During last night's season finale, judge and Executive Producer Nigel Lythgoe coyly mentioned that perhaps we could see a sequel to a specific routine during next season. While Uncle Nigel has never been shy about publically campaigning for the show's renewal, I am optimistic that this means that discussions with FOX (or potentially another network, if need be), have thus far been positive; because frankly, I think America needs this show.
I didn't sit down to write an article on the decaying state of Arts Education in America, or the educational significance of a Reality TV show, but I will say that for many young people, arts programs just aren't an option in their schools, so perhaps the only opportunity that they have to be introduced to the arts is through the media. Depending on your preferences, TV series and movies can obviously be artistic, as can popular music, but those mediums are glossy and polished; the dance on SYTYCD is raw, authentic, and a gateway drug to a whole other world of arts appreciation.
Another reason why I love SYTYCD is the ability to follow the careers of these young dancers after they have been on the show. Sure, a handful of singers have graduated from AMERICAN IDOL and THE VOICE (and NASHVILLE STAR, I still remember Miranda Lambert) to become superstars, but unless they have massive careers, you never really get to see them again. One of the joys of watching SO YOU THINK YOU CAN DANCE is turning on a music video or an awards show or another dancing show, or going to a dance-themed movie or a Broadway musical and seeing your favorite former contestants living their dreams. As dancers, they don't need to be up front (and often aren't) to have successful careers; after all, that's kind of the point of A CHORUS LINE, isn't it? From Travis Wall winning an Emmy to Melanie Moore starring as Chava in the upcoming Broadway revival of THE FIDDLER ON THE ROOF, not to mention like half of the original cast of NEWSIES, the contestants that make a mark on SYTYCD continue to share their passions with the world in such a truly wonderful way.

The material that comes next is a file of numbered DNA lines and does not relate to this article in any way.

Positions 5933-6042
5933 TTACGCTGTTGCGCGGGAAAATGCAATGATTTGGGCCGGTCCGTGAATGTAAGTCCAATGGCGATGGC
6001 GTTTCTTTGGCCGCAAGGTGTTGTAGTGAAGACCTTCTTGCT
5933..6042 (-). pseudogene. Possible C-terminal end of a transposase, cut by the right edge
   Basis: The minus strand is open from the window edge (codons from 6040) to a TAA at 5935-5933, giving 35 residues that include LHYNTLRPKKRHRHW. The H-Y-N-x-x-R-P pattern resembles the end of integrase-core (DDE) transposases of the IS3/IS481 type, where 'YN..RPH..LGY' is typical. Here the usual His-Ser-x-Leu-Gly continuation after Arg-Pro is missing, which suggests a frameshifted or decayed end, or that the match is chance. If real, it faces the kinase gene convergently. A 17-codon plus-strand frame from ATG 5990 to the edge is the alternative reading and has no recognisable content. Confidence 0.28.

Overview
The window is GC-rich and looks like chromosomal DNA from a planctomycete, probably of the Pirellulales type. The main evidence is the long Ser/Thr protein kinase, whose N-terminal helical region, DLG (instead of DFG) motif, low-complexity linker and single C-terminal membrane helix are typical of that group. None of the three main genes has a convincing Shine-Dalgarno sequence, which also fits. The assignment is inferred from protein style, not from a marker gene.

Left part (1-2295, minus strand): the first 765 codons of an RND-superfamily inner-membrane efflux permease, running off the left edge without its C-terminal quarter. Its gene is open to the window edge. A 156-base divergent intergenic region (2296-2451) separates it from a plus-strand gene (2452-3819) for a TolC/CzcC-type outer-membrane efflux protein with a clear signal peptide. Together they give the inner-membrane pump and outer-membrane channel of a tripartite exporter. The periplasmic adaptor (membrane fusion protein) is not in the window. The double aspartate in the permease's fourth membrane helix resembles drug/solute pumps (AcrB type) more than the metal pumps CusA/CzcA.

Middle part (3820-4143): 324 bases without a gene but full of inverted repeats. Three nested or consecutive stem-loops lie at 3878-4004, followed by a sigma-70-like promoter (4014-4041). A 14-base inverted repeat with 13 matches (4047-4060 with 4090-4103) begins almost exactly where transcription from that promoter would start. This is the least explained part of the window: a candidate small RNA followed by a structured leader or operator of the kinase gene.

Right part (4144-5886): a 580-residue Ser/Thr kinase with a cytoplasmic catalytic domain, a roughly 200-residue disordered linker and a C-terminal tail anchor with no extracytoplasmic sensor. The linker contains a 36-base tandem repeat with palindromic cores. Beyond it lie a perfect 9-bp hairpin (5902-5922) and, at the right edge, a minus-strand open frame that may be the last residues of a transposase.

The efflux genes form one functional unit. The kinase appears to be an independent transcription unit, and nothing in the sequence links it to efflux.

I will admit, that the impact that the show has had on me has lessened over the years. The routines that take my breath away are fewer and farther between (either because of changes in choreographers, me becoming immune to their power, or I am just becoming jaded in my old age), however, the creativity displayed on a segment by segment basis on SYTYCD, is still unparalleled on TV today, and should serve as an inspiration to anyone who watches.